<a href="https://easyreadernews.com/larson-betting-politics-is-still-local-in-council-run/" target="_blank" rel="noopener noreferrer">Larson betting politics is still local in Hermosa Beach council run</a>  <font color="#6f6f6f">Easy Reader News</font>

 Added on October 25, 2019  Ryan McDonald   ,

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City council candidate Trent Larson with a painting by Josh Serafin, one of many works of art Larson has collected over the years from Fiesta Hermosa. Photo by Ryan McDonald

by Ryan McDonald

A walk through Trent Larson’s east Hermosa Beach home is a journey through the history of Fiesta Hermosa. Larson, one of three candidates seeking two seats on Hermosa’s City Council in the upcoming November election, has diligently collected art from Fiestas past over three decades.

One wall has a Josh Serafin “reverse painting” of a surfer, done on tempered glass. Another has a John Post photo of Pier Plaza, empty and still after a rainstorm. And on a low shelf in the back lies the real prize: a large red rock crab, some 18 inches across and sculpted from wood.

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Larson bought the crab at a Fiesta in 1992, and says that guests to his home still marvel at it. That reaction has been on his mind during his campaign. One of the issues he says he is concerned about is threats to the twice-a-year Fiesta, including previous proposals to move them from either Labor Day or Memorial Day weekends, or to eliminate one altogether. Although the city council has moved away from these ideas, Larson worries that Hermosa’s Chamber of Commerce and Visitors’ Bureau, which puts on the Fiesta, will continue to face pressure that threatens the events’ continuing viability.  

“When we pressure the Chamber up until the last minute, that doesn’t do them any favors,” Larson said.

His concerns about the Fiesta are emblematic of Larson’s desire to bring what he views as a missing voice on the council, one that is more concerned with the fate of the city’s businesses. Larson, a longtime market manager for the Office Depot corporation, said that the council as currently constituted is divorced from profit-turning pressure faced by local businesses.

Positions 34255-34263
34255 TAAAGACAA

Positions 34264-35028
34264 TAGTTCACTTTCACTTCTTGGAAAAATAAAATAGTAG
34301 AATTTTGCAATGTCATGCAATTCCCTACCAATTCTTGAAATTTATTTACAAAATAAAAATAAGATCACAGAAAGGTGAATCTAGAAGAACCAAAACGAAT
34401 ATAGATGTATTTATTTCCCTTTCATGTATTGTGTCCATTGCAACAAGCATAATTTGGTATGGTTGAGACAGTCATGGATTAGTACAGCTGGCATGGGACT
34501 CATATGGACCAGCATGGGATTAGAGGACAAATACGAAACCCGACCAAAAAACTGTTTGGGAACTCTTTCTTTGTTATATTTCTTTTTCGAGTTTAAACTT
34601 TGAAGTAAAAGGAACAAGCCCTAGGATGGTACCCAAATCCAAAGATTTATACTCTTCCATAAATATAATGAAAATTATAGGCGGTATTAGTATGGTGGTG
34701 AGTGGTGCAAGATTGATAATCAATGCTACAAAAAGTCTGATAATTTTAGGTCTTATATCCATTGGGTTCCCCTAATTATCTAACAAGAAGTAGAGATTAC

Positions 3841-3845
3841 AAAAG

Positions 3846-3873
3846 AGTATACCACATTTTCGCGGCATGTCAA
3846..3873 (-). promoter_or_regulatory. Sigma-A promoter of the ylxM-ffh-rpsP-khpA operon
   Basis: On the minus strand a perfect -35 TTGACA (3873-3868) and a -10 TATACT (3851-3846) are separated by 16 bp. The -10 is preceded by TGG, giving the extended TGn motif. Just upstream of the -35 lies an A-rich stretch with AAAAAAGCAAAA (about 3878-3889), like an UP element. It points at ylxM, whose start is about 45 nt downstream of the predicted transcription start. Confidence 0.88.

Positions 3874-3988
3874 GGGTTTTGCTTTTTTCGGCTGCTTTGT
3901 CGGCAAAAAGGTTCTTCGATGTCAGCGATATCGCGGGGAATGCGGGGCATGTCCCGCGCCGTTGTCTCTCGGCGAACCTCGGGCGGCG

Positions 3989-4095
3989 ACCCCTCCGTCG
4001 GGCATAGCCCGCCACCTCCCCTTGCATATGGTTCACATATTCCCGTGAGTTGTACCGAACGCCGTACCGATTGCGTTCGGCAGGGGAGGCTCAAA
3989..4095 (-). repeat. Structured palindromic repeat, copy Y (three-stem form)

“There’s not diversity of experience on the council. There’s people on the council that are not under the daily pressures that many people in town are,” Larson said.

It’s a theme developed over Larson’s previous, unsuccessful runs for a seat on the council. Larson first ran in 2015, then again in a special election to fill the seat vacated by Nanette Barragán, and again in 2017. Over that time period, Larson said that not only has “diversity of experience” been lost on the council, diversity of opinion has too, with the five elected members sometimes sounding like an “echo chamber.”

Hermosa resident Joe Verbrugge is Larson’s neighbor, and began paying closer attention to Hermosa politics when Larson began running. Particularly with the 2017 departure of Carolyn Petty, a fiscal conservative who found herself more frequently in a dissenting position as her term wound down, he thinks votes have become more one-sided and predictable.

“When Carolyn Petty was on, there were discussion points that were brought up. We’ve kind of lost that as a city,” Verbrugge said.

Of course, it could also be that the composition of the council is a reflection of how Hermosa residents feel about the issues. Online and in person, Larson does not hide his conservatism, including his support for President Donald Trump, whom Hermosans rejected by a margin of more than two-to-one in the 2016 election. At a time when fascination with what’s happening in the White House feels like the only bipartisan impulse around, Larson would seem to have another uphill battle. 

But despite what political scientists have identified the country’s increasing bundling of local and national issues, the past three years have also revealed reactionary cracks in Hermosa’s liberal consensus. Homelessness showed its power to bring out the town’s law-and-order side after a series of incidents late last year. At initial hearings on PLAN Hermosa in 2017, climate change denial mixed easily with property rights absolutism, leading to significantly scaled back environmental and historic preservation goals for the city’s General Plan. And continuing pressure from left-leaning leaders in Sacramento on housing issues has produced almost unanimous pushback from Hermosa’s residents, commissioners, and city council members.

It is no coincidence that these issues or their analogues are among Larson’s top priorities. He has repeated, endlessly, his commitment to the “visible” and the “usable,” by which he means physical improvements to streets, sidewalks, and parks. Not only do these ideas have widespread appeal, Larson said, but their limited scope overlaps with what he views as the appropriate focus of local government.

“I want the council to focus on things that they can deliver on,” Larson said.

Larson allows that the current council has assembled an ambitious public works plan to do some of these things. But he remains concerned that the body’s ponderous style will leave needed projects mired in administrative muck.

For Verbrugge, Larson’s appeal rests in his devotion to cutting through these challenges.

“I work for the state, and I understand the challenging logistics around executing projects. Trent truly believes in and is impassioned about spending our money on things that we all know we need,” he said.